Ministers have been accused of cutting corners and endangering children after the government confirmed it would consult on reducing the ratio of childcare staff so that one adult can look after five two-year-olds.
Education Minister Will Quince announced the government would consult on what he called “reflecting the Scottish model”, which allows a maximum of five two-year-olds, instead of four in England, to be cared for by one adult.
The plan, which is part of the government’s agenda to tackle the cost-of-living crisis, drew a furious response from childcare providers and opposition parties.
Liberal Democrat education spokeswoman Munira Wilson said: “Boris Johnson’s new plan is not to tackle rising childcare costs head-on, but to cut corners and put our children at risk. Your security should be our number one priority, not reduced to a cost-cutting measure.
Neil Leitch, executive director of the Early Years Alliance, said the child care sector was already “on its knees” with “underpaid and overworked” staff. “The ignorance and short-sightedness that would lead anyone to suggest loosening indices as a solution to the problems facing our industry is frankly mind-boggling,” he said.
The minister stressed that he had rejected more radical plans to deregulate the sector. “This proposal is about giving providers more flexibility,” he said. “Some were pushing me to go further in reforming the relationship, but I made it clear from the start that I would not compromise on safety or quality.”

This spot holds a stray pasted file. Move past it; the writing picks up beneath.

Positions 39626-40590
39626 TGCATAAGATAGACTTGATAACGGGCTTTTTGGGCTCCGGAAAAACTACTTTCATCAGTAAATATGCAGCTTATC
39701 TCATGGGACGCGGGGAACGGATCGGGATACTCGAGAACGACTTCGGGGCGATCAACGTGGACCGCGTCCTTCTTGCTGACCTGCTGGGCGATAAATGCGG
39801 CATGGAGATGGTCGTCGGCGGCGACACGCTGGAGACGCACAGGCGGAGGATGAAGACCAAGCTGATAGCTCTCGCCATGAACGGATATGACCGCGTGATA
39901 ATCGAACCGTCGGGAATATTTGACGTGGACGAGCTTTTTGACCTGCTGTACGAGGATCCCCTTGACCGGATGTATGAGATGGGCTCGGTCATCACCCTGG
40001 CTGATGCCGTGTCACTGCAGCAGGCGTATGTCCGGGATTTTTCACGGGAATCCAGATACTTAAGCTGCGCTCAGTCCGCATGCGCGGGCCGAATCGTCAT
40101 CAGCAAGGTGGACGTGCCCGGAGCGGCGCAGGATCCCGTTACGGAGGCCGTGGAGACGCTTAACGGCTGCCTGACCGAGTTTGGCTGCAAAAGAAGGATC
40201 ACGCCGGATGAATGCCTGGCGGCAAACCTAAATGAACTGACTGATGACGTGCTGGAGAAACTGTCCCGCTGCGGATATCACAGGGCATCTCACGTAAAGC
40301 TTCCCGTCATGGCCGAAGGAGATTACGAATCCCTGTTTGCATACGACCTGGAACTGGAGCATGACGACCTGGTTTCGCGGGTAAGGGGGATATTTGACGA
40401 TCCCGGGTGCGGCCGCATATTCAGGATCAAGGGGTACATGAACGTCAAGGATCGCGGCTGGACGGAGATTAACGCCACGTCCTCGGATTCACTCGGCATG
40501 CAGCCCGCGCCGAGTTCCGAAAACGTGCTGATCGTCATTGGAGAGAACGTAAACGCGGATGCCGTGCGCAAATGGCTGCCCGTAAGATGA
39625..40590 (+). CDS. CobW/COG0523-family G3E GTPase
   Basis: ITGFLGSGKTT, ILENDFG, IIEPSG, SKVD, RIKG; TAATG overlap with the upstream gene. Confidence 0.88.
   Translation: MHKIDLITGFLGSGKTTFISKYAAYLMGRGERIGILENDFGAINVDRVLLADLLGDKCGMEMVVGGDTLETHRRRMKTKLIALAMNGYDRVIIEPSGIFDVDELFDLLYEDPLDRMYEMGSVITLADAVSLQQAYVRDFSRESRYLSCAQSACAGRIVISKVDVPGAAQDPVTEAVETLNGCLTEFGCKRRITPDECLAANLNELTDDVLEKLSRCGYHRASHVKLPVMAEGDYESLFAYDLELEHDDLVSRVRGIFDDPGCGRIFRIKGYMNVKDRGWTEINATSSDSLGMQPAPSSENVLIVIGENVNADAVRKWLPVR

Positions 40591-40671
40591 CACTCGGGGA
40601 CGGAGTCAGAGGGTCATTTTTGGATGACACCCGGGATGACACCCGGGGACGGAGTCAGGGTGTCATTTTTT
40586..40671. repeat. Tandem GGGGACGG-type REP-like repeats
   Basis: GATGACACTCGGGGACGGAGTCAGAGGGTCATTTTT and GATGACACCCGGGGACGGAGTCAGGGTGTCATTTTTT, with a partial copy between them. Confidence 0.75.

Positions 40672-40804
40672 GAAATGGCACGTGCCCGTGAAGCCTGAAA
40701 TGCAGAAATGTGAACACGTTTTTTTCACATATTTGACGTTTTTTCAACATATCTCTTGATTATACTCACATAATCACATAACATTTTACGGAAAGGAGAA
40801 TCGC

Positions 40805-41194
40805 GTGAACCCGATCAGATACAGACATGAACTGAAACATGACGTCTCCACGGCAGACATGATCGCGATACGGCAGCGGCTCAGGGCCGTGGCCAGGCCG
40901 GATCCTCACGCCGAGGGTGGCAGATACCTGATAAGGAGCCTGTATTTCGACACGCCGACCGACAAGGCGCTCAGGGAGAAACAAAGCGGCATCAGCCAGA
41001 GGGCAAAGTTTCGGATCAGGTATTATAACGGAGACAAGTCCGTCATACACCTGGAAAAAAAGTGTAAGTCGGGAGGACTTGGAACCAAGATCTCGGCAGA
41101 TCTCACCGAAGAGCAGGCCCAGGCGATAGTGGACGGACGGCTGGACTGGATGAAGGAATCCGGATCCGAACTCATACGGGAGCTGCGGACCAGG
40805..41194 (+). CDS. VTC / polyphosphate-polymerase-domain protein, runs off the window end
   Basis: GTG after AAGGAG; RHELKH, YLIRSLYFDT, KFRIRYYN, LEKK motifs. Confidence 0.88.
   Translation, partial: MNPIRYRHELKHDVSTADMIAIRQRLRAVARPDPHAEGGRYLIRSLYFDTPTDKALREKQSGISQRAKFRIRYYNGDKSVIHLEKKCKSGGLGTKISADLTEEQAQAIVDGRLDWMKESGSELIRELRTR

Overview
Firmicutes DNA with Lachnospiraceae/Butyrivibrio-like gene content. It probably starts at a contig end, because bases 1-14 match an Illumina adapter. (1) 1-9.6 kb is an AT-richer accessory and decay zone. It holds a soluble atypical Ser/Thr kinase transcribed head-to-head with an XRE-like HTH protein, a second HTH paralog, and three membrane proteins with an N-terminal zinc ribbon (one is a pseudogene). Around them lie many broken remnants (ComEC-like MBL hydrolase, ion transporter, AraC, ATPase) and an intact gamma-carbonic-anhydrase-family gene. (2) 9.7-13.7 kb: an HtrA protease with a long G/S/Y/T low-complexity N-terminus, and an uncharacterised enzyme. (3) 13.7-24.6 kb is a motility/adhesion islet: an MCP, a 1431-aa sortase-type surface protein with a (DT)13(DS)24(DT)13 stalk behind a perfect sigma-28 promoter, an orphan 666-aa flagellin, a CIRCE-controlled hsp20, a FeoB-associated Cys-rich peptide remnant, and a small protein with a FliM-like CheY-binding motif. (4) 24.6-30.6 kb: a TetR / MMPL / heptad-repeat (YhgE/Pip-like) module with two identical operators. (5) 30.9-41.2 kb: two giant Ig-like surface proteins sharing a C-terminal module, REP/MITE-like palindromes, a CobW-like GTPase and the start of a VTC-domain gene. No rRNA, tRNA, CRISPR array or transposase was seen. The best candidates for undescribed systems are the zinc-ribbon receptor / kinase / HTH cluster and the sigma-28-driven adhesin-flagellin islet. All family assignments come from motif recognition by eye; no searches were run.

However, he hinted at more changes to come, saying: “This consultation is just the beginning of the journey. We have some of the best early childhood provisions in the world, and I will continue to explore how we can be ambitious for working parents, improving flexibility and lowering the cost of childcare.”
With inflation expected to hit double digits in the fall, Whitehall departments have taken it upon themselves to come up with ways to cut costs for households, without directly spending taxpayers’ money.
Childcare ratios will not change in Wales, at one adult for four two-year-olds. Welsh government finance minister Vaughan Gething told the BBC: “Childcare is devolved here in Wales and we won’t cut the proportions, because there is no evidence that it will improve the quality of childcare or its availability. ”